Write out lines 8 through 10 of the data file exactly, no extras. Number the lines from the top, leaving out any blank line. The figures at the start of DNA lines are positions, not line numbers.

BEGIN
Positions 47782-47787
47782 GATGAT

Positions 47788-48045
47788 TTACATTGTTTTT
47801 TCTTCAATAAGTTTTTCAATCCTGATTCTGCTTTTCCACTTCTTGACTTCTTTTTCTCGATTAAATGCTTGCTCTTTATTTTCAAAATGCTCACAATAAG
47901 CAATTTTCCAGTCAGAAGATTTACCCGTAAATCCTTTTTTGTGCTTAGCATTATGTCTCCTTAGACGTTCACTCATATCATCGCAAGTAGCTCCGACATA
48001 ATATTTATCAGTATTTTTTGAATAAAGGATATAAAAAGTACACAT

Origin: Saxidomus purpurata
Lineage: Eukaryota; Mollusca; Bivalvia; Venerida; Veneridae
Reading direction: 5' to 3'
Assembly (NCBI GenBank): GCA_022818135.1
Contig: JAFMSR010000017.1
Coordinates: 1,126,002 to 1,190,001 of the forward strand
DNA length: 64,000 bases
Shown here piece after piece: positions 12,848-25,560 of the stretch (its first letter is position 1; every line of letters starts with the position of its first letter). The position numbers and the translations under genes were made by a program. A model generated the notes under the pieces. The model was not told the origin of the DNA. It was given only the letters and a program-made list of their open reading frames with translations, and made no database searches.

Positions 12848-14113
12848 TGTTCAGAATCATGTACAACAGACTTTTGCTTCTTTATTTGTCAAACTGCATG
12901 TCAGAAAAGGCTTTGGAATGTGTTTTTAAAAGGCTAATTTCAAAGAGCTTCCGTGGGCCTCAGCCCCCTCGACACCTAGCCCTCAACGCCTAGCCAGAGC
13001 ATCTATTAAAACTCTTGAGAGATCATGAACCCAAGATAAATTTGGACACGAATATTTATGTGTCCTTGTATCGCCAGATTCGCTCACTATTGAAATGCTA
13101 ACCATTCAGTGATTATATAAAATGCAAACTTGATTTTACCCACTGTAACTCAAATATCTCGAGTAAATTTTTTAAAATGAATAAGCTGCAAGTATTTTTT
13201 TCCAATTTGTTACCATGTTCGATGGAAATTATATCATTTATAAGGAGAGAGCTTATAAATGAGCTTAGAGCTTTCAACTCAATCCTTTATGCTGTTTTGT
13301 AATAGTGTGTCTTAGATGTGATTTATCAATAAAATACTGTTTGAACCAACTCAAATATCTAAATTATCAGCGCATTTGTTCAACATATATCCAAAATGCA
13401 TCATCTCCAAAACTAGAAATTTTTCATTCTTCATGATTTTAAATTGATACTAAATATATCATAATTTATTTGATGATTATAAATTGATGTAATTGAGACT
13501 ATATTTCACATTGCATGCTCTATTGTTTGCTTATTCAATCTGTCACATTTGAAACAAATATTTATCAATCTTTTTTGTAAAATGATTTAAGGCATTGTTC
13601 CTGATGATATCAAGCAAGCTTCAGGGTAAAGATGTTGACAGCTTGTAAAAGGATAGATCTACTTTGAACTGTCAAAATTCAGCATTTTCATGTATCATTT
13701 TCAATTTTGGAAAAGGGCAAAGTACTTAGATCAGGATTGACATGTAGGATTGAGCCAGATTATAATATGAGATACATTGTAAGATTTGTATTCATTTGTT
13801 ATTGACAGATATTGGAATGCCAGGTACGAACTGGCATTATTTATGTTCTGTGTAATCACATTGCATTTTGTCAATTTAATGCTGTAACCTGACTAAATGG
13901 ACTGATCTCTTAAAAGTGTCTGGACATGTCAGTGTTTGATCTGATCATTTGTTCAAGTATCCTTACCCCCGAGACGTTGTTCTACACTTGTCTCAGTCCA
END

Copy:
Origin: Saxidomus purpurata
Lineage: Eukaryota; Mollusca; Bivalvia; Venerida; Veneridae
Reading direction: 5' to 3'